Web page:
James Kelly (A-Z, 3rd. ed, pp. 212-213): James Kelly murdered his wife and her parents in 1883 and escaped rom Broadmoor Criminal Lunatic Asylum in January 1888. He remained at large until February 1927. During his time at large, Kelly went to America, spending some time in Texas and leaving the United States from New Orleans. Kelly was proposed as a suspect in the 1997 book by James Tully, The Secret of Prisoner 1167.
Matthew Packer (A-Z, 3rd ed., p. 338): During November 1888, Packer, a fruiterer in Berner Street who allegedly sold grapes to fourth canonical victim Elizabeth Stride and a man accompanying her, claimed that a man buying rabbits from him stated that his cousin in America was Jack the Ripper.
George Chapman (Severin Klosowski) (A-Z, 3rd ed., pp. 224-226): This Polish-born barber lived in the East End of London and later in Jersey City in 1891 at the time of the 23 April murder of Carrie Brown aka "Old Shakespeare." Said to have learned surgery while working as a hospital assistant in Poland. He was convicted and executed in 1903 for a type of crimes far different from the Ripper murders: the murders in the East End of London by poisoning of three common-law wives. Chapman is thought by some, including Philip Sugden, to have been callous enough to been Jack the Ripper. A new book by American writer R. Michael Gordon will, we are told, give us the goods on Chapman and link him also to the torso murders (Whitehall, Rainham, and Pinchin Street torsos) as well as to the New York City slaying of Carrie Brown and murders in France and Poland.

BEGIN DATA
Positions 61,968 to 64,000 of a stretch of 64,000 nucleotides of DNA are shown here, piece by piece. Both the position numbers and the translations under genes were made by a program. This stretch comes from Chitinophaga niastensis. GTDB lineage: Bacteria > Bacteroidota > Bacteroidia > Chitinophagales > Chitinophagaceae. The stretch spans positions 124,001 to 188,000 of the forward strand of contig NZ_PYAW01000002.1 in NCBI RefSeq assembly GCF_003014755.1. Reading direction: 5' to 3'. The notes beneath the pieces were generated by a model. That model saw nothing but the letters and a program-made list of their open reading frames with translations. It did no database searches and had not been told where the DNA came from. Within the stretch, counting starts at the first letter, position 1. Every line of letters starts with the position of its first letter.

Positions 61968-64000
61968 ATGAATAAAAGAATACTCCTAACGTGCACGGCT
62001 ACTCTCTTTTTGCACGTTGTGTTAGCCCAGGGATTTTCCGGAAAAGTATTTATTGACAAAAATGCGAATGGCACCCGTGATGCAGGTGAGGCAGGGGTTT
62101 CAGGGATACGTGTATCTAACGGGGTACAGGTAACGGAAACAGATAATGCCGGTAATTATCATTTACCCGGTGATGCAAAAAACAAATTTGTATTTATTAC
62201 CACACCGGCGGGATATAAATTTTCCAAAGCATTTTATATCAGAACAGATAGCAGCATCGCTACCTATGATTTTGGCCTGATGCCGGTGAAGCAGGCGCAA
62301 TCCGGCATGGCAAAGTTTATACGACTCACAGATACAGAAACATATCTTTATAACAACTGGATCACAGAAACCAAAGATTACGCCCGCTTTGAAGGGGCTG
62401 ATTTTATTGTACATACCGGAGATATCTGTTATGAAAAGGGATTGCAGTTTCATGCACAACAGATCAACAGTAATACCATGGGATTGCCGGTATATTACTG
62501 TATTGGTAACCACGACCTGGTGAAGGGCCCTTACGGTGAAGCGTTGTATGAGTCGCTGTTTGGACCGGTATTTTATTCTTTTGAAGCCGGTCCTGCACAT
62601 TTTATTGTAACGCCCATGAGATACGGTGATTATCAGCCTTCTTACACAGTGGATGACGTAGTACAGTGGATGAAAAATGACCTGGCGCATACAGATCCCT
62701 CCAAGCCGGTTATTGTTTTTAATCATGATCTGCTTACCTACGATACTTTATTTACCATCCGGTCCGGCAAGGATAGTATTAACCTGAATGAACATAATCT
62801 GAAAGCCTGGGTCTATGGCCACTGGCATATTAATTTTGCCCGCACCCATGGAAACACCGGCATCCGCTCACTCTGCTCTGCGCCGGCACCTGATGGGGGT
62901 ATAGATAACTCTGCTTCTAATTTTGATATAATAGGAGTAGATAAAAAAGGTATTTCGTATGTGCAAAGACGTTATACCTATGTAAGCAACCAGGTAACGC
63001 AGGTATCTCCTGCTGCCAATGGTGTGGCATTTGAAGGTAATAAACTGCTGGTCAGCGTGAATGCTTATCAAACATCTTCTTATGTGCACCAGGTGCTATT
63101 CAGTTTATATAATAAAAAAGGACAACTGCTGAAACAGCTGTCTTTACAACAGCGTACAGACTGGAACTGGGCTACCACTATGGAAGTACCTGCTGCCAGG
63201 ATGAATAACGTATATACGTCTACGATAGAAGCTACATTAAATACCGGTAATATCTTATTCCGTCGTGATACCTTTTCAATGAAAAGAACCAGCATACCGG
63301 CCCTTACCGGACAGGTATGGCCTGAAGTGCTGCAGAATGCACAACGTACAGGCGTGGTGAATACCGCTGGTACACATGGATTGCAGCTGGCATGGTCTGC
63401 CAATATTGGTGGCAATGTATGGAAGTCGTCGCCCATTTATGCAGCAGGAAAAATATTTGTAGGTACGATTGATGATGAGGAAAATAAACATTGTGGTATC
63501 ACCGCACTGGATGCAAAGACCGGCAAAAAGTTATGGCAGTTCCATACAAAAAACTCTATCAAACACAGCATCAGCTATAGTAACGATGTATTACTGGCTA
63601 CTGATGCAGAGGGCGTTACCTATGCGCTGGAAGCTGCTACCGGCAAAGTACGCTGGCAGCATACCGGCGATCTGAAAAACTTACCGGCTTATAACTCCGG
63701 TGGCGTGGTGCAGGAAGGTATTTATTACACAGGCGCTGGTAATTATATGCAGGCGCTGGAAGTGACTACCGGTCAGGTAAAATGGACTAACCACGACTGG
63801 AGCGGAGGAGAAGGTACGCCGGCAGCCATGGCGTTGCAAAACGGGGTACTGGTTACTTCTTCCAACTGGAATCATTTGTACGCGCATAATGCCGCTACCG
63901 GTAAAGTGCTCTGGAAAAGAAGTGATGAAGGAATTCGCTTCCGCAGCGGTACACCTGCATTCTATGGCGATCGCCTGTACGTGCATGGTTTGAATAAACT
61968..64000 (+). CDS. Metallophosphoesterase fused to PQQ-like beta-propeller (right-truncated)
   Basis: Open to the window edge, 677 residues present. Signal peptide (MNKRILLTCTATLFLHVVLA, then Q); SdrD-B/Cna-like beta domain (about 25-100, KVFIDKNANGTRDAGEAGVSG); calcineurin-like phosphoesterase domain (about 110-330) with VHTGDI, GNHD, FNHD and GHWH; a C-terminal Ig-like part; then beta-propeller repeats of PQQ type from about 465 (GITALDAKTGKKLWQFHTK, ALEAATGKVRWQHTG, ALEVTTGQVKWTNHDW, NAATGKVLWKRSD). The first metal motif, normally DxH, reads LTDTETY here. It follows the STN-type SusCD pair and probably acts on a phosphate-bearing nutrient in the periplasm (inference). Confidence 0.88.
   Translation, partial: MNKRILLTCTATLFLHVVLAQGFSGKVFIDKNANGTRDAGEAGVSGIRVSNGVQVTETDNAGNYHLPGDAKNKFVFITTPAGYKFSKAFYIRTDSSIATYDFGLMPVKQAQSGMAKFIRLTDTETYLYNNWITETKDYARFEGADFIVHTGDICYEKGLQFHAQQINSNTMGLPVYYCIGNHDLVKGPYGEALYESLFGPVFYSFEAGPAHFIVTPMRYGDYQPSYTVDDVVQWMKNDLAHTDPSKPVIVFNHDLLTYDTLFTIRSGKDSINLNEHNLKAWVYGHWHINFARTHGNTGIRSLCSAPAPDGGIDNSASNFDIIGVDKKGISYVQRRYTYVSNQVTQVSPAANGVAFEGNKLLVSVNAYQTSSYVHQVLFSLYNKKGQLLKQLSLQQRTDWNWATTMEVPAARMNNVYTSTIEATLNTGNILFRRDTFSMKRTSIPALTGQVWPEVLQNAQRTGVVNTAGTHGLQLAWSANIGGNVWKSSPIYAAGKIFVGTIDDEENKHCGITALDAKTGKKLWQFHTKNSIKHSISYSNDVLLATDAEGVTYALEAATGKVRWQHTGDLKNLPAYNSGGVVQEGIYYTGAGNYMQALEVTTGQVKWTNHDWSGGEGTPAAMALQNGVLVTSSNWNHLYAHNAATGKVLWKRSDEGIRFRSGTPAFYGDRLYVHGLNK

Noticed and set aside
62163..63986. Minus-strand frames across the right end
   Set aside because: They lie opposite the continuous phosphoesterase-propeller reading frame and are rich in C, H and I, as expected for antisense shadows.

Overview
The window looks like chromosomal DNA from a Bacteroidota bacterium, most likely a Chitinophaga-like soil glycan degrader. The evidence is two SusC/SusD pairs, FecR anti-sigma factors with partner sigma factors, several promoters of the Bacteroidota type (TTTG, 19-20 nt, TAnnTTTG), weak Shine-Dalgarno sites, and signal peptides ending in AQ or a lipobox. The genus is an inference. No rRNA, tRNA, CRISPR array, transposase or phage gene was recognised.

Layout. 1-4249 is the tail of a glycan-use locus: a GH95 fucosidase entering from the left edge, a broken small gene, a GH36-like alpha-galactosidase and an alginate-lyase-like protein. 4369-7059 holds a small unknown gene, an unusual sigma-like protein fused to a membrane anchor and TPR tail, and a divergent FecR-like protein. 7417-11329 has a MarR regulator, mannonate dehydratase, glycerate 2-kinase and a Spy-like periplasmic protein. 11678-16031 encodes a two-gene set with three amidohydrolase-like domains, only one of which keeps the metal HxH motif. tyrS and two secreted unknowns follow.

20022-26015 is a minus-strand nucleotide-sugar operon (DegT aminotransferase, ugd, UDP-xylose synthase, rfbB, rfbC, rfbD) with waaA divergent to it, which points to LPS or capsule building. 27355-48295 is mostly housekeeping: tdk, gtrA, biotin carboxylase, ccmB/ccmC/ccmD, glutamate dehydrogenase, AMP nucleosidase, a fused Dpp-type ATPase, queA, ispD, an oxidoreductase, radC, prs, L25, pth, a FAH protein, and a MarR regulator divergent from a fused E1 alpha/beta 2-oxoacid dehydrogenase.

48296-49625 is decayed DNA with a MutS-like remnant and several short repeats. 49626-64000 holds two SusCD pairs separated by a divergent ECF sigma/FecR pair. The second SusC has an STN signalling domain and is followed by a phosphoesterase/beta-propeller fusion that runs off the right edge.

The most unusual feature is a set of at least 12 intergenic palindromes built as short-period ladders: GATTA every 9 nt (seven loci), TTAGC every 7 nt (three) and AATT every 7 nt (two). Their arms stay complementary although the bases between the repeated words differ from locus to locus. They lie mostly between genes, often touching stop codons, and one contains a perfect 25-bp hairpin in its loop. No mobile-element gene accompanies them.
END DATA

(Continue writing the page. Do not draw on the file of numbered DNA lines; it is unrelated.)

Dr. Thomas Neill Cream (A-Z, 3rd ed., p. 91), another convicted poisoner; while on the scaffold he is alleged to have said, "I am Jack the--!!!" Unfortunately for his candidacy as Jack the Ripper, at the time of the Whitechapel murders, Cream was incarcerated in Joliet Prison in Joliet, Illinois, so we doubt that he makes a viable suspect. Cream advocates, however, claim that the poisoner had a double. "Double Cream" anyone?
Dr. Roslyn D'Onston Stephenson (A-Z, 3rd ed., p. 9428-430) took part in a Californian gold rush in the late 1860's. In July 1888, claiming ill health, he checked himself into the London Hospital, Whitechapel, where he remained for 134 days during the entire duration of the Whitechapel murders. A black magician whose candidacy as a suspect has been examined in three books by Melvin Harris, D'Onston was converted to Christianity by Victoria Woodhull, who once ran for the office of President of the United States.
Dear Boss and Yours Truly: Alleged Americanisms in letters signed "Jack the Ripper." The first of these letters was dated 25 September 1888 and sent to the Central News Agency in New Bridge Street. It was followed by the undated "Saucy Jacky" postcard received by the CNA on 1 October--a communication famous for its (at the time) supposed prediction of the Double Event. These letters provoked an avalanche of copycat communiqués. Human nature has not changed much in 112 years.
American born writers on the Whitechapel murders include David Abrahamsen, Tom Cullen, Bruce Paley, Frank Spiering, Judith Walkowitz, Richard Wallace, and Stephen Wright.